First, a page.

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Technology first for India’s defenses

Technology first for India’s defenses
The Modi-led government has laid focus on the ‘Made in India’ mantra to spur its indigenous manufacturing base. This is a welcome departure from the earlier norm wherein the nation relied more on the import of defence equipment, for reasons known best to the political class. It will, however, be easier said than done for the government to deliver on its ‘Make in India’ mantra. The import content of defence equipment in India is staggeringly high. The country practically imports everything as far as weapons and explosives are concerned. Since 1947 there has been a systematic methodology in the defence ministry to import equipment.

The Defence Research Development Organisation, under the defence ministry, has around 50 defence labs, 5 defence public sector units, four ship yards, and 39 ordnance factories. Except for ship building, every other major piece of equipment for the army and air force is imported. Except for the odd project, the DRDO has neither delivered nor has the government allowed private sector players to participate in the manufacture of defence equipments. Hence, the government’s decision to build helicopters, transport aircraft and a whole array of other equipment, with stringent quality control, is a timely decision.

However, those in the arms business will first have to identify and absorb technology, ensure quality control and deliver. These business entities cannot indulge in experiments at the expense of our troops that man these equipments.

The first step in the design and development of indigenous defence equipment, aside from the requisite political, will be the ability to identify technology that the nation requires. In lieu of India’s diverse physical terrain, allied with multiple sources of threat, a varied infusion of weapon platforms are required. This will require a multitude of  technologies.

After identifying the same, various industrial complexes need to absorb technology because the international arms industry is not going to wait for a laggard to catch up in the cut throat business of weapons sale. Absorbing technology will require a cultural change for the defence industry set up in India. The private sector worldwide has been providing great results.

The track record of government run labs/ PSU/ ordnance factories at absorbing such technology has been dismal, except in the development of missiles. Government run organisations have not been very adept at absorbing technology for want of a poor ethos and work culture. Such organisations lack motivation. The private sector does absorb such technology, but at a price.  India is not short of technological manpower but lacks the requisite culture to inculcate systematic change.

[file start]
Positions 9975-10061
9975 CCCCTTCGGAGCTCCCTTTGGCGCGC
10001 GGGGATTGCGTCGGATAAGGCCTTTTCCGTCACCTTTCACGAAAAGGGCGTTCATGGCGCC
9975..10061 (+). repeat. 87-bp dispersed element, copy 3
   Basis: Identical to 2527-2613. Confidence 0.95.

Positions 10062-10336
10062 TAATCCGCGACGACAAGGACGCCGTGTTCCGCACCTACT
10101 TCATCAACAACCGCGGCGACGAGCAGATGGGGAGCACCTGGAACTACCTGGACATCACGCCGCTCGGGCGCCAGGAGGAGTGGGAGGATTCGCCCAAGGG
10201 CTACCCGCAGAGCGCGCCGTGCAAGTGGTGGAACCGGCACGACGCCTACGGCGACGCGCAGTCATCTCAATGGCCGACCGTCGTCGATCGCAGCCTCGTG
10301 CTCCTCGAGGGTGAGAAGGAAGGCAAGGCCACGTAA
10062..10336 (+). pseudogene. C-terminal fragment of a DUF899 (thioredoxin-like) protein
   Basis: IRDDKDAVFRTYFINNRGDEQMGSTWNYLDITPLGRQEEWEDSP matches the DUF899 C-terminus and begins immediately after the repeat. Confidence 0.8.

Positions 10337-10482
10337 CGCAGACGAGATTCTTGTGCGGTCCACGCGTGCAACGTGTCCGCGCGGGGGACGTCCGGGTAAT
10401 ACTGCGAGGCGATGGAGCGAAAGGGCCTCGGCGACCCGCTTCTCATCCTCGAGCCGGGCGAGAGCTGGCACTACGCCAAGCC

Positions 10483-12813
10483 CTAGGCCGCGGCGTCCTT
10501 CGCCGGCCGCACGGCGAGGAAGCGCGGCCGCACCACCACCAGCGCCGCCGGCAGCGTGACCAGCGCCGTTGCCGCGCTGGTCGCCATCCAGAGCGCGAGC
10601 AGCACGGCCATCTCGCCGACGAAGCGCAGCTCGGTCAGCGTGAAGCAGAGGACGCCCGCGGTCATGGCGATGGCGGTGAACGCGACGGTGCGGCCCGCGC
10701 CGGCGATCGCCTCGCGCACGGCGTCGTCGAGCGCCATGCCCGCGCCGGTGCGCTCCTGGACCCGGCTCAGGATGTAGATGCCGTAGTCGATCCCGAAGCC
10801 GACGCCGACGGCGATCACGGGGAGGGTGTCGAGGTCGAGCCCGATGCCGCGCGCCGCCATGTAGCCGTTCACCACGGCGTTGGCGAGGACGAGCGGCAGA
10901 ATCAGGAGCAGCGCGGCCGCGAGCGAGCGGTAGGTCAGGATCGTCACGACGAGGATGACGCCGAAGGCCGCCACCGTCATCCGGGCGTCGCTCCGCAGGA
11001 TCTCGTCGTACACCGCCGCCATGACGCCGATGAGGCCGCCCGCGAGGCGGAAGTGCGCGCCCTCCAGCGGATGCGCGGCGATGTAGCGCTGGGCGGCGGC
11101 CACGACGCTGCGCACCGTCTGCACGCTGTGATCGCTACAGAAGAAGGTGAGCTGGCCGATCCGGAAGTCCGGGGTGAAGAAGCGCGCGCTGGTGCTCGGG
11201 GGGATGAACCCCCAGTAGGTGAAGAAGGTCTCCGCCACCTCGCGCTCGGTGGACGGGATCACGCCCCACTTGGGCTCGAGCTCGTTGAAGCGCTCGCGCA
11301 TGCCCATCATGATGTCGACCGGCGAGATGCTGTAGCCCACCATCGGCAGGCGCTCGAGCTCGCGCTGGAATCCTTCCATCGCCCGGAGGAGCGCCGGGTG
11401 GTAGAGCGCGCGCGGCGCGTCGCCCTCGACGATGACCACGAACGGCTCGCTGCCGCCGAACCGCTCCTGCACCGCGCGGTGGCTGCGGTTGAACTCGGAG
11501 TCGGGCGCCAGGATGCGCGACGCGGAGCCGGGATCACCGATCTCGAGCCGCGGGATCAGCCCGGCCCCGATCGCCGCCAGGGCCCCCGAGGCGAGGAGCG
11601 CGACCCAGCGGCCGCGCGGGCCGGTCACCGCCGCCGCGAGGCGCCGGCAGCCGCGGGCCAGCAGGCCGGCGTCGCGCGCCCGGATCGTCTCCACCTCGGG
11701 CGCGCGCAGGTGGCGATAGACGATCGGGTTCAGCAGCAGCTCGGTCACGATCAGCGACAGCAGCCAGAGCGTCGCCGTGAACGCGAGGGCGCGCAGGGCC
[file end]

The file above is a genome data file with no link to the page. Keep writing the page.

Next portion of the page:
The current time line to introduce a new weapon system is very time consuming. The Light Combat Aircraft is a case in point, considering that it was under production for nearly two decades. The procurement process is time consuming. Our artillery has been without a gun since the mid-eighties. 

If all goes well, the procurement process may take five to six years. The process is so faulty that the air force is running out of squadrons, in the absence of multi role fighter. This situation exists despite the fact that the deal to introduce the requisite technology was accepted in principle two years ago.
Our forces are fighting with the vintage T90 tank, which was introduced in 1990.

Today the T90 is 25 years old. Has the Indian establishment thought about our next generation tanks, which will be fielded in ten years’ time? Therefore, the ‘Make in India’ plank also needs to address the time lag between concept, design, and introduction of defence equipment into service. The nation cannot be a global power if it cannot design and produce its own weapon systems.

Another area that needs to be addressed is the ability to exploit the available technology once it has been identified and absorbed. Exploiting technology is easier said than done, as it requires time and excellent state of the art training. Let’s just take the case of the mobile phone or computer.

The average person buys a swanky mobile and a state of the art computer. The average person talks on the mobile or types a word document on the computer. If all the features that are present on the mobile or computer are not fully exploited for want of being technology savvy, the individual will be at a significant loss.

However, if defence technology is not properly exploited by the soldier, it becomes a question of life and death. The soldier needs cutting edge mastery to take advantage of the superior technology that has been built into the weapons system. The ability to train our crew with the latest technology again demands its use. Thus training standards too will have to be upgraded.

‘Make in India’ will fully function if the appropriate technology is identified, absorbed and then exploited.  Defence forces too need to identify many areas, where technology can be harnessed for purpose of training, thereby cutting down expenditure and preserving the life of costly equipment.

The author is a retired brigadier
C S Thapa

C S Thapa

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